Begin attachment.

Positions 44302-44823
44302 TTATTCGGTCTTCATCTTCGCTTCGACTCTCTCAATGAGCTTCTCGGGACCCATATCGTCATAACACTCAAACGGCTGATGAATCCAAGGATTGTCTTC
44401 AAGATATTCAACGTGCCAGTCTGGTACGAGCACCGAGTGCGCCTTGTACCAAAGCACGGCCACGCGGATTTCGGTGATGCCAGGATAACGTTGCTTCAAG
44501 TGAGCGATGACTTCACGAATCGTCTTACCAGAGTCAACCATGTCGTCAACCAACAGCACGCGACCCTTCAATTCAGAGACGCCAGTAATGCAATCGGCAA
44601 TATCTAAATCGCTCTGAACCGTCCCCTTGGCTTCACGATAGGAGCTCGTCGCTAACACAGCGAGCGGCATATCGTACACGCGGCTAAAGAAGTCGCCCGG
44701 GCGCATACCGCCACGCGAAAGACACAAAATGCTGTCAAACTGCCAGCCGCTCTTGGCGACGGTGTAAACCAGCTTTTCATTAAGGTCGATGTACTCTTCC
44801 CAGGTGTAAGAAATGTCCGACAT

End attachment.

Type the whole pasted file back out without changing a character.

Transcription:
Positions 44302-44823
44302 TTATTCGGTCTTCATCTTCGCTTCGACTCTCTCAATGAGCTTCTCGGGACCCATATCGTCATAACACTCAAACGGCTGATGAATCCAAGGATTGTCTTC
44401 AAGATATTCAACGTGCCAGTCTGGTACGAGCACCGAGTGCGCCTTGTACCAAAGCACGGCCACGCGGATTTCGGTGATGCCAGGATAACGTTGCTTCAAG
44501 TGAGCGATGACTTCACGAATCGTCTTACCAGAGTCAACCATGTCGTCAACCAACAGCACGCGACCCTTCAATTCAGAGACGCCAGTAATGCAATCGGCAA
44601 TATCTAAATCGCTCTGAACCGTCCCCTTGGCTTCACGATAGGAGCTCGTCGCTAACACAGCGAGCGGCATATCGTACACGCGGCTAAAGAAGTCGCCCGG
44701 GCGCATACCGCCACGCGAAAGACACAAAATGCTGTCAAACTGCCAGCCGCTCTTGGCGACGGTGTAAACCAGCTTTTCATTAAGGTCGATGTACTCTTCC
44801 CAGGTGTAAGAAATGTCCGACAT